VATICAN CITY, OCT. 19, 2012 (Zenit.org).-This Sunday, Pope Benedict XVI will welcome seven new saints into the Church. Among them is Blessed Pedro Calungsod, a young Filipino missionary who at the age of 18 was martyred for the Faith alongside Blessed Diego Luis de San Vitores in 1672. Blessed Pedro was killed by a local Chamorro chief in Guam who was infuriated by the missionaries’ presence on the island.
Yesterday, several hundred pilgrims from the Philippines gathered in the Church of St. Augustine in Rome for a Mass celebrating the life of Blessed Pedro. Among the prelates concelebrating at the Mass was Most Reverend Anthony Apuron, Archbishop of Agaña in Guam, the island where Blessed Pedro was martyred.
Archbishop Apuron spoke with ZENIT on the life of Blessed Pedro, its significance in this Year of Faith, and the impact of the current Synod of Bishops that is currently being held in Rome.
ZENIT: How do you feel about the canonization of Blessed Pedro Calungsod?
Archbishop Apuron: I think it’s a moment of pride. I know for the Filipinos, and especially [those] in the Visayan region and just today before the mass several of the bishops said, “We should really thank you, you should not apologize for us (the Chamorros) killing Pedro Calungsod but thank [you] for giving us a saint.” So now the universal Church will really have a saint to look up to and Pedro is 18 years old. He died about a minute and a half before [Blessed Diego Luis de] San Vitores because they killed him first to get to Blessed Diego. So he really is the proto-martyr and so we call him a precursor in heaven for Blessed Diego because he left and went before him to heaven to his martyrdom. So it’s really a moment of joy, we’re very happy for all the Philippines but especially now for the universal Church. I hope that he can really be model for young people today that we’re all called to be saints someday. And for Pedro it came at a very early age of 18 years old, the estimated age of when he died because he was 14 when he left the Philippines and when he came to Guam he lived there for 4 years, served the missions, faithful to the priests, and the Jesuit missionaries and to the Church. And so now really he is in heaven with Blessed Diego, although he beat him to sainthood, but that’s ok. Hopefully, someday Blessed Diego will be canonized a saint.
ZENIT: Following along this thought, one of the early Church fathers, Tertullian says “The blood of the martyrs is the seed of the Church.” Since Blessed Pedro was martyred in Guam, have you seen the fruits of this seed? Has this seed been planted in Guam?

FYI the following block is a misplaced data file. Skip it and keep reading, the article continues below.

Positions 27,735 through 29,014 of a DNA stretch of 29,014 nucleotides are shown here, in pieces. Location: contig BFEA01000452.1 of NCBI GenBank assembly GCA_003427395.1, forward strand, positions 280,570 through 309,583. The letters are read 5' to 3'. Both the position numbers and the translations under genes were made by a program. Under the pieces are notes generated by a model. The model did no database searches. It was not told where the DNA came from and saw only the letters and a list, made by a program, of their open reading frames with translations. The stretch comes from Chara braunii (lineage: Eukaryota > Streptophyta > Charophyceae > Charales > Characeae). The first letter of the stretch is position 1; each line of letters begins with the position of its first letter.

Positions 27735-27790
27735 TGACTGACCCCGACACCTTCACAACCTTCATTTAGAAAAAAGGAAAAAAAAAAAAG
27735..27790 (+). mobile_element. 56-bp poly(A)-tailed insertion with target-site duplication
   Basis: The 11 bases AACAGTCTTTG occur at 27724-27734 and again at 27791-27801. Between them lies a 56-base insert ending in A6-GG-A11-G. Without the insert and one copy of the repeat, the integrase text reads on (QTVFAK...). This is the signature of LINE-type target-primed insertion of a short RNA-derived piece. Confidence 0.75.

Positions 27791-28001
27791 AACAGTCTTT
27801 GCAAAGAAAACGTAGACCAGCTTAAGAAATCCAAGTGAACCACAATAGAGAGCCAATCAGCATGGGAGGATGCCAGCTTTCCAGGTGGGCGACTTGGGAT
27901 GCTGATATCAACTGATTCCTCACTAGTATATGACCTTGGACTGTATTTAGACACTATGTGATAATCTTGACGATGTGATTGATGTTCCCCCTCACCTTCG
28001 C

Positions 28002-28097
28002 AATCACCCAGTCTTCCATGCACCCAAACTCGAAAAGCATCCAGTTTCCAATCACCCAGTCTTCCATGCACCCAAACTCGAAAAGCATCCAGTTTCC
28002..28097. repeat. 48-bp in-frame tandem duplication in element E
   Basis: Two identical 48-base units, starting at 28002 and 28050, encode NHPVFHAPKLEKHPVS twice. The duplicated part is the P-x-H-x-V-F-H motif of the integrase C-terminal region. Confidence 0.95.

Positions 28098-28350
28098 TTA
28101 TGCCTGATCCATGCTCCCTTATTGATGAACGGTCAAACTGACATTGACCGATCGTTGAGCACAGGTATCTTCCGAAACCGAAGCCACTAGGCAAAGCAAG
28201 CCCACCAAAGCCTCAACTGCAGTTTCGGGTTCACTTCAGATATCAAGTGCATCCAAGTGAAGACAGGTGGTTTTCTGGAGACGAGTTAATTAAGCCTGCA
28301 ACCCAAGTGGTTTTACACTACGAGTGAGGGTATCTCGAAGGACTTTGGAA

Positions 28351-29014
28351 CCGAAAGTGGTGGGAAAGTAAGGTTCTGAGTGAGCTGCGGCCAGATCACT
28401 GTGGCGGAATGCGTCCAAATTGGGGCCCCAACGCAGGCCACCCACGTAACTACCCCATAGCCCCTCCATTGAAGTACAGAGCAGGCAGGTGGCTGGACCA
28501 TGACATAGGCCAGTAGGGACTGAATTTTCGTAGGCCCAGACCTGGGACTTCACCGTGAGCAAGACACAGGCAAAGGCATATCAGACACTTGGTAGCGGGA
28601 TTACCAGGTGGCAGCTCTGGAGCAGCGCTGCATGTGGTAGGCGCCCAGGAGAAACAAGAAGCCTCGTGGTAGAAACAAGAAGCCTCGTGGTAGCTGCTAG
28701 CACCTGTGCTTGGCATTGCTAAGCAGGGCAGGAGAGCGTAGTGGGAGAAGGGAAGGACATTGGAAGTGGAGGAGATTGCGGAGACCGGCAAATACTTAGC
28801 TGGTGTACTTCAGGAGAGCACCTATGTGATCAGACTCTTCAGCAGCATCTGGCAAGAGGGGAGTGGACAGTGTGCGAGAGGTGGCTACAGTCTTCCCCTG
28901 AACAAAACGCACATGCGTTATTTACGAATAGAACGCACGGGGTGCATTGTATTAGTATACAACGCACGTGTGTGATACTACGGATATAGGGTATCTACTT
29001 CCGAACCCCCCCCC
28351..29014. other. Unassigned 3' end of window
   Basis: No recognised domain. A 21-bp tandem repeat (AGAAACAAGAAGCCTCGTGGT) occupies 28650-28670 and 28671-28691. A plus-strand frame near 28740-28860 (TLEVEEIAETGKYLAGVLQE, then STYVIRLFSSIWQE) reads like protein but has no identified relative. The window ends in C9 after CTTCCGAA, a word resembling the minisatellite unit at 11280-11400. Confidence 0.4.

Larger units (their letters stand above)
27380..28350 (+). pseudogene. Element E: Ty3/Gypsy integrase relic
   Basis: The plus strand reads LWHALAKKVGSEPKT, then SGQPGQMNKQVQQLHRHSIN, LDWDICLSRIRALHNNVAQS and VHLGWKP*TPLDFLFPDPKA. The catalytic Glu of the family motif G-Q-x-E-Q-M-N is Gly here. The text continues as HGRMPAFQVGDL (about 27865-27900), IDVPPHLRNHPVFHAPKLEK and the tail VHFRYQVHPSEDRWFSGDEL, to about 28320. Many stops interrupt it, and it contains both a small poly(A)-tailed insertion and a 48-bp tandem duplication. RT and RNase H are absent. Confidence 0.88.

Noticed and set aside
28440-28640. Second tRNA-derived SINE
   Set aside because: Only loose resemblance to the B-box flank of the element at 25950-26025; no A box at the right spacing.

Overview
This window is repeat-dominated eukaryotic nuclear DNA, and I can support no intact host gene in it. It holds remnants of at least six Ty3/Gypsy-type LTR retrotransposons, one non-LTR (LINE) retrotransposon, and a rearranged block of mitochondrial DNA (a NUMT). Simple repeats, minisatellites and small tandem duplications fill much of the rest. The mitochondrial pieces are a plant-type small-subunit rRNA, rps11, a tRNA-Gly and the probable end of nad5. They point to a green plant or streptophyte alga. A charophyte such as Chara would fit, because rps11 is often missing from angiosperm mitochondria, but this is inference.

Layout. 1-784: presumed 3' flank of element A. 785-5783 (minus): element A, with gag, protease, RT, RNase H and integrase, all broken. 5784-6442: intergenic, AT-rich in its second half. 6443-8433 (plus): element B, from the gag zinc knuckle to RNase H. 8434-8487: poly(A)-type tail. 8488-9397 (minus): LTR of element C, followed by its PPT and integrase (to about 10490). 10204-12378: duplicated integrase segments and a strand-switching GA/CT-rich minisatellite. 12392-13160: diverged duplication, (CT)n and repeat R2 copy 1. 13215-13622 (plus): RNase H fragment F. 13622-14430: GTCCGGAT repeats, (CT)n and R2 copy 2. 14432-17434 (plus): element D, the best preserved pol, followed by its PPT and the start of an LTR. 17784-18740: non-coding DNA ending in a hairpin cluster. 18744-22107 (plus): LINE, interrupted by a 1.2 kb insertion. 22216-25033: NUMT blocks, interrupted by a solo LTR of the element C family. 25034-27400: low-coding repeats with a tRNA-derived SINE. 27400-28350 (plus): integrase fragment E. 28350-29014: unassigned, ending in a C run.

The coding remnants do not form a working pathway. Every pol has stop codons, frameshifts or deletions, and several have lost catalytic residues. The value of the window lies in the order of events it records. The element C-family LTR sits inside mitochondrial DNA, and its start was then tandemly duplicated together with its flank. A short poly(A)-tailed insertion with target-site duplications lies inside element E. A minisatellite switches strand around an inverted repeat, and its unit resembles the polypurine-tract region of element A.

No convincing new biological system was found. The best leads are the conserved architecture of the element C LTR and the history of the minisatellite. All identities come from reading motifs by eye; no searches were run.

Archbishop Apuron: Yes, we now have native vocations. I started a seminary called the Redemptoris Mater Seminary and I’ll be ordaining one more, number 11 this coming November 3rd, and there are 40 seminarians coming from 16 nations throughout the world. Six of them are natives and one of them is coming closer because hopefully next year he will be ordained a deacon. So, vocations are coming and I think the Church is still going strong in Guam after more than 300 years of Christianization so the Church will survive.
ZENIT: And what is the significance of this particular Saint, Blessed Pedro right now in the beginning of the Year of Faith?
Archbishop Apuron: Well, because it’s obvious that he died really for the faith. That’s why the Holy Father wanted to show to the world and to the Church that he can be an example especially for the youth. Because the youth today, many of them tend to be misled, you know by the ways of the world. And Pedro is a shining example of what an individual can become if he or she chooses to really stay close to Christ, following Christ and hopefully to the influence of others around him. For him it was the Jesuit missionaries. So, I really hope that he can continue to be an example even though he died more than 300 years ago, that he still can be a saint for the day, for these modern times, because he is an example of a young man who really gave the ultimate sacrifice. We speak about soldiers giving the ultimate sacrifice and dying for their country. He died for the Church, he died for Christ, and he died for all Christianity.
ZENIT: I’m sure you’ve been following the Synod of Bishops closely. Yesterday, many of the founders of several movements and ecclesial realities (Focolare, the Alpha Course, and the Neocatechumenal Way) also addressed the Synod. What are your thoughts right now on how the Synod has progressed and what do you hope for?
Archbishop Apuron: Well, I hope that the Synod Fathers will realize that there really is a cry for a New Evangelization, to re-evangelize perhaps the evangelized because many of them tend to be confused today. I hope that this Synod will help come forth with positive steps and positive fruits as to what we still can do as a Church, even today in this modern world. To help bring the gospel and its enduring message of faith, of hope, and of love to a people many times that are despairing, that do not have love, and perhaps are giving up hope too. So, I pray that this will help renew us all.